FAA’s NextGen Hits Turbulence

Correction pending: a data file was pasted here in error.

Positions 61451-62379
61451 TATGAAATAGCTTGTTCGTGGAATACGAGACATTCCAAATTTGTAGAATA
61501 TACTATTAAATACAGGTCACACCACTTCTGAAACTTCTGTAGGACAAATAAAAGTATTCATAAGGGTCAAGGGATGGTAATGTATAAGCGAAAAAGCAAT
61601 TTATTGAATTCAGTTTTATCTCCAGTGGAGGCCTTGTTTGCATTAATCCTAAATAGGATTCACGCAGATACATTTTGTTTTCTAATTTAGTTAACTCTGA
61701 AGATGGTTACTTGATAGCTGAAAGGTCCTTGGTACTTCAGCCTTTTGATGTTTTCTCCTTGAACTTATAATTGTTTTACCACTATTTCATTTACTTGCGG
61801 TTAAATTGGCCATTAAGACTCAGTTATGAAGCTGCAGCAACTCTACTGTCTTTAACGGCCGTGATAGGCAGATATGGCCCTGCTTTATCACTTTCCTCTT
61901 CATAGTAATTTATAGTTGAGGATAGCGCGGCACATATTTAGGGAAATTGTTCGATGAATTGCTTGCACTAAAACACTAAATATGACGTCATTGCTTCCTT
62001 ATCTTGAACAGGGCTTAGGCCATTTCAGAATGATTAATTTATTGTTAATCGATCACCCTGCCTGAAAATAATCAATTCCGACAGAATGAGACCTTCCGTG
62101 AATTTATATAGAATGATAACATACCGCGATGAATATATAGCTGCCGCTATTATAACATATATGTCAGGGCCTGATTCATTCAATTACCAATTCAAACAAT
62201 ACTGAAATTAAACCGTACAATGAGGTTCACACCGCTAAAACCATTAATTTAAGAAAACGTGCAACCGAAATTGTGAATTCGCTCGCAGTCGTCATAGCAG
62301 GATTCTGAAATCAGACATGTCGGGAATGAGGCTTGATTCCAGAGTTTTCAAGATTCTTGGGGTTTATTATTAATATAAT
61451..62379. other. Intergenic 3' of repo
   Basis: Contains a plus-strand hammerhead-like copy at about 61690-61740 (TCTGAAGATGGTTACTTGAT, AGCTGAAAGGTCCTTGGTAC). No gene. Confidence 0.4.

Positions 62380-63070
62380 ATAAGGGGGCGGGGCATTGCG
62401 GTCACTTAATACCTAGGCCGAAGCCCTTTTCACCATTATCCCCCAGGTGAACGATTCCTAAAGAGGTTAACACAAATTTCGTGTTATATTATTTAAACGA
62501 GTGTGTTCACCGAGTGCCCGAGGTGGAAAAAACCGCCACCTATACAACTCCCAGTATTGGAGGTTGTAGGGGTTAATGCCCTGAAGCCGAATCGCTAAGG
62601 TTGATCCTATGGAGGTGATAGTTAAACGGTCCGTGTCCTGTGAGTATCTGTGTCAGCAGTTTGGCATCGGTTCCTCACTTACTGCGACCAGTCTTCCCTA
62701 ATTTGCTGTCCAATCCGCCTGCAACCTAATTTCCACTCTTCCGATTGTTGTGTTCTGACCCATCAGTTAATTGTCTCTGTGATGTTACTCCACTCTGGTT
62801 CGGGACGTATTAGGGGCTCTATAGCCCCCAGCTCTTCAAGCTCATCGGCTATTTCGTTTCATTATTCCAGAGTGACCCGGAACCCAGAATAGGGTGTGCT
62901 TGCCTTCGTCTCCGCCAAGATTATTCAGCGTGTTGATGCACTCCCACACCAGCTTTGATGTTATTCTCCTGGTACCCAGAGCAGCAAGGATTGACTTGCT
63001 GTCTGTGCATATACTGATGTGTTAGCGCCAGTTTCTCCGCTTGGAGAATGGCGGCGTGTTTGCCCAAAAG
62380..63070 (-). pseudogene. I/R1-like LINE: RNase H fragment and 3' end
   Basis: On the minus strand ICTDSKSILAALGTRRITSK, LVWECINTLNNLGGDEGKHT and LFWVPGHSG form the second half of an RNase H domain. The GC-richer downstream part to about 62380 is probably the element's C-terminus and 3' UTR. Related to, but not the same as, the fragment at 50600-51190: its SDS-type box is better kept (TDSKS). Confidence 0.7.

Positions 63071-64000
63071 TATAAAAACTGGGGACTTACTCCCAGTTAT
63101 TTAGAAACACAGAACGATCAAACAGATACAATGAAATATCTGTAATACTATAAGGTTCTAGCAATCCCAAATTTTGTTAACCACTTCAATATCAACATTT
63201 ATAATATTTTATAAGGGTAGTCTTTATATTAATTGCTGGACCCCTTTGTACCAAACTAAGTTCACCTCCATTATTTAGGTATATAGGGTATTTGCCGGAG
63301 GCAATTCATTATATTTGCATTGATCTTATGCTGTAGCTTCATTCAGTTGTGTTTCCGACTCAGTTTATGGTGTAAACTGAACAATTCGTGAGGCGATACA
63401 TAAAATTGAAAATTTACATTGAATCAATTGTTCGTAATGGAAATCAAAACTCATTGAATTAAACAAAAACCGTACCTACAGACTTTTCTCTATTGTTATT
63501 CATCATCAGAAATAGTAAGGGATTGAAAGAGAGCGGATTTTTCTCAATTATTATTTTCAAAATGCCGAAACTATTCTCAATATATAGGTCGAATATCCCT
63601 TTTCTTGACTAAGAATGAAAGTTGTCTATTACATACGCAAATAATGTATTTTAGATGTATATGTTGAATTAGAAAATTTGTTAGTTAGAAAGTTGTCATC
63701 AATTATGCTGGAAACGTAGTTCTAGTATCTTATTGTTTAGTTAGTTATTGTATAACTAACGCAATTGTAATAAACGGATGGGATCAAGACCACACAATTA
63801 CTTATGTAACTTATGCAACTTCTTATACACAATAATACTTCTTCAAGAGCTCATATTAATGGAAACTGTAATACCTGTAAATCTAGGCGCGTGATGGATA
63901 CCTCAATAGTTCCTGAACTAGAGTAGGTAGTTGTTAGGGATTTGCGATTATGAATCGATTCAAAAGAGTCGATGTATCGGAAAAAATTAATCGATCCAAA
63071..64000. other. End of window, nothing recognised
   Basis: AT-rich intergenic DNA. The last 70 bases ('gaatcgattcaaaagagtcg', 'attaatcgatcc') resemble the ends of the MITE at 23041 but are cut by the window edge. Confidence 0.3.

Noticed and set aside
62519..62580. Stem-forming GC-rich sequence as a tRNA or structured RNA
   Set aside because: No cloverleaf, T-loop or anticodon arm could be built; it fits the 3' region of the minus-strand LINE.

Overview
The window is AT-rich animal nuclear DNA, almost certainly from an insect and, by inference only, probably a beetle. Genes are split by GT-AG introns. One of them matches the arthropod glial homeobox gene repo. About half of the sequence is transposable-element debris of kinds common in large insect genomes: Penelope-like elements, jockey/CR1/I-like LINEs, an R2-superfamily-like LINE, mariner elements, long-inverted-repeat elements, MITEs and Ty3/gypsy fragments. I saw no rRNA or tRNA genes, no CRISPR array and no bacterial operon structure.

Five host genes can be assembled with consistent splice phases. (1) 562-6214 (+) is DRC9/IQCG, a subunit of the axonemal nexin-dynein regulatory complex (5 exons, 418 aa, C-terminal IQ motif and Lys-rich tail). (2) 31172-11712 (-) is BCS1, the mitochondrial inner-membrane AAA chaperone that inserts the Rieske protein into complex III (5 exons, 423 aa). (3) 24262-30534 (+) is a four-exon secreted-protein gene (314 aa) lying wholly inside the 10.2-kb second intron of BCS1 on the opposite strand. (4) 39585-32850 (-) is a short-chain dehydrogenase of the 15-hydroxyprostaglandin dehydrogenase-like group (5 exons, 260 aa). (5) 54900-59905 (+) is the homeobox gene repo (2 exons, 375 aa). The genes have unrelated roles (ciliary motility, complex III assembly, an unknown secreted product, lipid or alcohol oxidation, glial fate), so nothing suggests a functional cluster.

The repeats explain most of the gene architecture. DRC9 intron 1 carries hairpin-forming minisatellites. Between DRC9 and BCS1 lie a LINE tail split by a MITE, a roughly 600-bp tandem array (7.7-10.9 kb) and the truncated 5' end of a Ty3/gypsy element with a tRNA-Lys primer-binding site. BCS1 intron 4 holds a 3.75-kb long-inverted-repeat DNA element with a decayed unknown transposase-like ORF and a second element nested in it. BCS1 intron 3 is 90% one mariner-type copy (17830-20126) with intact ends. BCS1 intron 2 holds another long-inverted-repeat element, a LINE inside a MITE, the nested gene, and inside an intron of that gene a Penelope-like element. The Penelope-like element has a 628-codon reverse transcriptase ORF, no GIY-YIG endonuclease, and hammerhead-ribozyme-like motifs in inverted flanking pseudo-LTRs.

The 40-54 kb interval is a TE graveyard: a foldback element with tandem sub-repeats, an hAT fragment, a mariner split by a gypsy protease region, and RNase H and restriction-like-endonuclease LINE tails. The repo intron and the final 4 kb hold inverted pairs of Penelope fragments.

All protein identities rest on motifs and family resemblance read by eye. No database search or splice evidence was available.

The FAA faces significant challenges in achieving the vision of the Next Generation Air Transportation System (NextGen), government and industry panelists told the House aviation subcommittee last month. Prominent among challenges is the $2.1 billion En Route Automation Modernization (Eram) program to replace the computer system connecting 20 FAA air route traffic control centers. After encountering problems at initial sites in Seattle and Salt Lake City, the FAA plans to complete Eram deployment four years late–in 2014–at an additional cost of $330 million. DOT Inspector General Calvin Scovel III warned that ongoing issues with Eram could affect interdependent NextGen programs, including automatic dependent surveillance-broadcast (ADS-B), data communications (DataComm) and System Wide Information Management (Swim), which represent three of six NextGen “transformational” programs.